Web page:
Global Trade & Logistics: The Other Side of Compliance

Global Trade & Logistics: The Other Side of Compliance

An innovative pharmaceutical company was awaiting FDA approval to launch its first commercial product. They were also increasing their clinical trial activities globally and advancing other programs into the clinic. The complexity of their global supply network was increasing. However, they lacked processes, knowledgeable resources, and organizational understanding of global trade compliance requirements which causes unnecessary cost and risk.

Fortunately, one of their executives understood the high risk of operating without a Global Trade Compliance (GTC) program. GTC is not just about tax collection; it is now a critical part of national security. Non-compliance can result in being flagged for more investigation of risks compromising product integrity and causing stockouts or service delays. Companies may lose their import/export privileges and be prosecuted for fraud, negligence, or gross negligence.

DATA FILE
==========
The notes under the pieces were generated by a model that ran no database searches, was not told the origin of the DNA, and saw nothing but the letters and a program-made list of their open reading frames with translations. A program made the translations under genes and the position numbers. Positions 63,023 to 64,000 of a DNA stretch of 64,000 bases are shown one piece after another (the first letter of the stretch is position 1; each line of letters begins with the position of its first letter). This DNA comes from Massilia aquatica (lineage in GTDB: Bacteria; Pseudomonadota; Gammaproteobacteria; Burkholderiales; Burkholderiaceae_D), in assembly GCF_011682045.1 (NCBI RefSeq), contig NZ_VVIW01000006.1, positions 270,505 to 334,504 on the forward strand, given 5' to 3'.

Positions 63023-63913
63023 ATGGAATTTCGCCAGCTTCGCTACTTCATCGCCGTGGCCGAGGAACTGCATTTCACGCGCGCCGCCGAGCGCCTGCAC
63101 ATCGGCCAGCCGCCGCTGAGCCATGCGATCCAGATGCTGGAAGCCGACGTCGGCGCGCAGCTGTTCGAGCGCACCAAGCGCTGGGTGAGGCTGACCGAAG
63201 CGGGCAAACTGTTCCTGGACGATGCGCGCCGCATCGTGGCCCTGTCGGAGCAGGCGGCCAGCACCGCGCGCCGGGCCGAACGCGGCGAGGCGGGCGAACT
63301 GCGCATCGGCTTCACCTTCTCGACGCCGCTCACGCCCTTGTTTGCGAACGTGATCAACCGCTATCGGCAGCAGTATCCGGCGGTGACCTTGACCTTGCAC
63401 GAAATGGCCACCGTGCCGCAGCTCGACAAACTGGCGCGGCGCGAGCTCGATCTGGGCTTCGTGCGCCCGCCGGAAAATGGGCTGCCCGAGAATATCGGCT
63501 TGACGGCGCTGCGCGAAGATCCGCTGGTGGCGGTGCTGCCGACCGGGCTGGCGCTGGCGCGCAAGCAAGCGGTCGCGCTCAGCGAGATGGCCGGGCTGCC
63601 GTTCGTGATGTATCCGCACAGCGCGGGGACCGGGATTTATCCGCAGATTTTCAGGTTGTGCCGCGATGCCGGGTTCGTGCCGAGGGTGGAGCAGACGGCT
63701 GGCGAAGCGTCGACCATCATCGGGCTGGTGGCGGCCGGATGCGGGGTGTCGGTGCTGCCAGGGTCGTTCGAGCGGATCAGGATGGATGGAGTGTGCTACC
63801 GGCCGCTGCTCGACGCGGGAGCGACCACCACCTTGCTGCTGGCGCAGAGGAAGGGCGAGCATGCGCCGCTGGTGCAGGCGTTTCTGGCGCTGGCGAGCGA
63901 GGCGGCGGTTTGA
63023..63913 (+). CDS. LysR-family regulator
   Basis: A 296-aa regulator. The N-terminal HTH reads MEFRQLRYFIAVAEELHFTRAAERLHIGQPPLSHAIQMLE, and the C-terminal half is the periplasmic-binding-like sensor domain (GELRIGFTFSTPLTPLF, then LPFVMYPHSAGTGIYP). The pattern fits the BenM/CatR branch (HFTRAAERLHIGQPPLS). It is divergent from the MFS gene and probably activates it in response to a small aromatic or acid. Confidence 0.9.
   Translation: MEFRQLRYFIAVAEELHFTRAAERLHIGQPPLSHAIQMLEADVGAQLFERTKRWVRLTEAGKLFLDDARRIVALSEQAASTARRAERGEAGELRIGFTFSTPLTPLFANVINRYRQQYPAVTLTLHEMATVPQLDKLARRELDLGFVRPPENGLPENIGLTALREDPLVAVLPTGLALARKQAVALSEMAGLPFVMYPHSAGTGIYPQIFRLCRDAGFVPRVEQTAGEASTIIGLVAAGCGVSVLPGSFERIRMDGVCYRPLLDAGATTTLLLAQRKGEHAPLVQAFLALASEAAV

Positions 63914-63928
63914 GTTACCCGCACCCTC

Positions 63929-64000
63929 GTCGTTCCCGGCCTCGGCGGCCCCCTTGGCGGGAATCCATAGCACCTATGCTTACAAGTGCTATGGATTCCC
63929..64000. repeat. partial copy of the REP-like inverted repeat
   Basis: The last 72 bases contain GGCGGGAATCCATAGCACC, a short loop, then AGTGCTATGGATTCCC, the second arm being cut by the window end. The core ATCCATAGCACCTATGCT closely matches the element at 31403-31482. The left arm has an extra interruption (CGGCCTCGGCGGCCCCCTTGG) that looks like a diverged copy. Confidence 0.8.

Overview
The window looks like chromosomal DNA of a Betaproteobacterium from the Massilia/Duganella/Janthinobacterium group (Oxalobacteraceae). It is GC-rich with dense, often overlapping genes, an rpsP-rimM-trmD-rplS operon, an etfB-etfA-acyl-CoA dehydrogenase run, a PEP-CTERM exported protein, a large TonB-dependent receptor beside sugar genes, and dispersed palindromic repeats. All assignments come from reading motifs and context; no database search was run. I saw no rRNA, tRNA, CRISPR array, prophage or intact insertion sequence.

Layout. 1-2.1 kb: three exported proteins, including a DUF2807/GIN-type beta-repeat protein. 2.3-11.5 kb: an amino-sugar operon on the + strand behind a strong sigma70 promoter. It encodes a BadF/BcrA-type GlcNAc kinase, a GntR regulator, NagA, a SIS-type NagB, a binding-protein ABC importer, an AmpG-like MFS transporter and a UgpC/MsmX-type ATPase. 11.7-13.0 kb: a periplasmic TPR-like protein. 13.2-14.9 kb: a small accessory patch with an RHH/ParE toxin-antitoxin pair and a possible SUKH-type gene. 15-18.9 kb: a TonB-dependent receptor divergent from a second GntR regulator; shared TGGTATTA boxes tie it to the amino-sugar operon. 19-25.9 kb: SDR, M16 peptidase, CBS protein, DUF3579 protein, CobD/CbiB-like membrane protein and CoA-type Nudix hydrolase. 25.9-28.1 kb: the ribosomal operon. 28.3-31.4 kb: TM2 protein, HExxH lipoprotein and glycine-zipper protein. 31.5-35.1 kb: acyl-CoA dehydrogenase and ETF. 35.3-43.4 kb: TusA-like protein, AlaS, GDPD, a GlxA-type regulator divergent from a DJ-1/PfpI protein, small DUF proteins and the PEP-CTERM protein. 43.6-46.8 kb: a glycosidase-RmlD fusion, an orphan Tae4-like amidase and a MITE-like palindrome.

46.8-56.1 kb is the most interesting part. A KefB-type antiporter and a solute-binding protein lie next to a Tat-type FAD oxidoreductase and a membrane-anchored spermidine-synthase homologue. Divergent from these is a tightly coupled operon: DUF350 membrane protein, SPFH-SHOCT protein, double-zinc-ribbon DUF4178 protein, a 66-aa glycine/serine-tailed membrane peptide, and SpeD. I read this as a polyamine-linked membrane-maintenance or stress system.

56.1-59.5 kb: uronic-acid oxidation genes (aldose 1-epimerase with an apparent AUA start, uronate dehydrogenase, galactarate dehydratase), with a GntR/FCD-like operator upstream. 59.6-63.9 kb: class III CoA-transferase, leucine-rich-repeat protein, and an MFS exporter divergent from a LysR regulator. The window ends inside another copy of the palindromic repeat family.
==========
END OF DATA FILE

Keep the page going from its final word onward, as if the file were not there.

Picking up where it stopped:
Although our client had obtained some government permits and was working with a customs attorney, there were significant compliance gaps. The individual responsible for logistics only focused on domestic carrier management, and responsibility for international shipping documentation was unclear. It generally fell to whoever was making a shipment. Additionally, no one was providing oversight or central management for customs brokers and key vendors. The paperwork was managed and stored by dozens of employees across the organization.

Many emerging and growing biopharmaceutical companies face similar situations because Regulatory focus is on compliance with CFR 21 – the FDA. They are typically unaware of the six other CFRs that govern import and export activities, and which play a larger role as companies advance pipeline programs toward commercialization.

The company also needed help conveying to senior management the importance and urgency of developing and executing a GTC strategy as they prepared for commercial operations.

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